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Accelerated Efficiency with Data-Driven Design

Parul Dubey on December 18, 2020 - in Articles, Column

Viktor Várkonyi, Chief Division Officer of the Planning & Design Division and Member of the Executive Board of the Nemetschek Group, explains why data-driven design is more efficient than model-driven design and what this has to do with Building Lifecycle Intelligence.

Building Information Modeling, as the name implies, should be all about information. But the reality looks quite different – most BIM processes are centered around model-based workflows. This approach implies that models are designed based on certain requirements, then data is generated and validated. Handing those models over to the next profession within the building lifecycle often generates data losses, which leads to errors. And even before the construction itself starts, the model needs to be redesigned. Is that efficient? Why do we not focus more on the data itself?

But what exactly is data? Data basically represents a collection of facts, whilst information is how you understand those facts in context – organized, structured, accessible, and re-usable by others. In the context of buildings, this implies that building data follows a data scheme that can be utilized dynamically across different software applications. Non-graphical data can drive the entire value chain. This is what we in the Nemetschek Group call Building Lifecycle Intelligence™. The approach needs an open, connected ecosystem, centered around data that dynamically connects models and documents. Working in an open cloud environment allows anyone to connect and communicate through open protocols and standards, generating real value for all parties.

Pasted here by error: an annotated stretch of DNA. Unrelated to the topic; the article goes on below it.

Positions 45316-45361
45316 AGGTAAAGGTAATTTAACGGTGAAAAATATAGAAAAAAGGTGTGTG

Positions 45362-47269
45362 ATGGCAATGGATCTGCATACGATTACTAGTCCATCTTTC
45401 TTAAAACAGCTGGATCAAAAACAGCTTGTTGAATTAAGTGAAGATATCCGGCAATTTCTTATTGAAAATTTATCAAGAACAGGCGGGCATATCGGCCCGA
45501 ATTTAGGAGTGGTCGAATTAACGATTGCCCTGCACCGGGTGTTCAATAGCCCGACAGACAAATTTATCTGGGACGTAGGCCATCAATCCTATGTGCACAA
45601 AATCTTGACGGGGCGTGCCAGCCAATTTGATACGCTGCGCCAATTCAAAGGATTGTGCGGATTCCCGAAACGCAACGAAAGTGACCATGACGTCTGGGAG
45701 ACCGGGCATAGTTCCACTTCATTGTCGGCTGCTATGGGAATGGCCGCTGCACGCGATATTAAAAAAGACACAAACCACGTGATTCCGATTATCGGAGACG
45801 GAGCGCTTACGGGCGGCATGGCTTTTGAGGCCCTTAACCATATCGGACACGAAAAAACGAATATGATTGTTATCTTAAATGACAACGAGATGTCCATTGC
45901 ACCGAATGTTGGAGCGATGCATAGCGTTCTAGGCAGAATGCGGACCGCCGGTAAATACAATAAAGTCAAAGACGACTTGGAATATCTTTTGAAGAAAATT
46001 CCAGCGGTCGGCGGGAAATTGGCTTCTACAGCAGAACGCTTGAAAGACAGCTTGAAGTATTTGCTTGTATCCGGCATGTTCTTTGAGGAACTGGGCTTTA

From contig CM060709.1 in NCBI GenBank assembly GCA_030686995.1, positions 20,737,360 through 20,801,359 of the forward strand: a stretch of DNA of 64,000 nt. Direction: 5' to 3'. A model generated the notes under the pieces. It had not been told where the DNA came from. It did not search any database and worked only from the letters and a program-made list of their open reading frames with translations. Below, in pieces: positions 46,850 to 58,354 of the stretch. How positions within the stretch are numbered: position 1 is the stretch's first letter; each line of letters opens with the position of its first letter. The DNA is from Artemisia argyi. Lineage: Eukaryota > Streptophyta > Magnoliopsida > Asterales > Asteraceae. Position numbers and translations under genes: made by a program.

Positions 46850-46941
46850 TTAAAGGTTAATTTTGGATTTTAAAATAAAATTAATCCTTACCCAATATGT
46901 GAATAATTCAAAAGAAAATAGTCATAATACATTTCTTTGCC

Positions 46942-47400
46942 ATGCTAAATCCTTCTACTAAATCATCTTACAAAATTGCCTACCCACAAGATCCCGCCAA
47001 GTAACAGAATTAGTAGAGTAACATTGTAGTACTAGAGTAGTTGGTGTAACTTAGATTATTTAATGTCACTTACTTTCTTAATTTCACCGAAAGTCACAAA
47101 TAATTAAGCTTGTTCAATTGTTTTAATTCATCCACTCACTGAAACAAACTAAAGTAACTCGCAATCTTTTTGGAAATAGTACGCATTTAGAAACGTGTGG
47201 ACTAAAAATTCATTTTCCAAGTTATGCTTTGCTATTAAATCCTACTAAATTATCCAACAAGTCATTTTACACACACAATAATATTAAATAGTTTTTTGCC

By securing a structured, cross-discipline dataset that connects both multiple graphical models from various sources and required documentation for all assets and systems, we ensure easy access for all stakeholders, including the non-BIM professionals. Life would be so much easier if – for example – you could click on a 2D drawing in a PDF file and get the building material of the represented element, the specified thermal properties, or its construction status information. Or if you could use an Excel-style interface to filter the MEP objects in the BIM project and access all properties, with the ability to easily add and edit information – for instance, manufacturer and pricing details, without having to learn and use a BIM authoring tool. Or imagine using business intelligence tools to analyze and monitor overall and detailed construction progress across all disciplines.

I believe that interoperability and information sharing between industry stakeholders should not be a ground for competition, but rather the basis for everything we do. This also has a positive impact on asset information requirements; in other words, the data and information about the assets in the building. With a data-driven design approach, this information is generated in a structured, consistent format, and is easily accessible by the facility manager. Perfectly usable for any renovation works, for example.

In return, the data and intelligence that is created during the operation phase of a building – we are talking about 30 years or more, in many cases – can be reused when planning and designing the next building. We just need to look at the construction industry as a perpetual loop, not only when it comes to the reuse of materials (the circular economy), but also when it comes the reuse of data. Having access to the entire set of “intelligence” is key to optimizing operations and to driving better decisions in the next project. With Building Lifecycle Intelligence™, we are at the beginning of an exciting journey towards increasing efficiency and quality. A journey with a tremendous potential.


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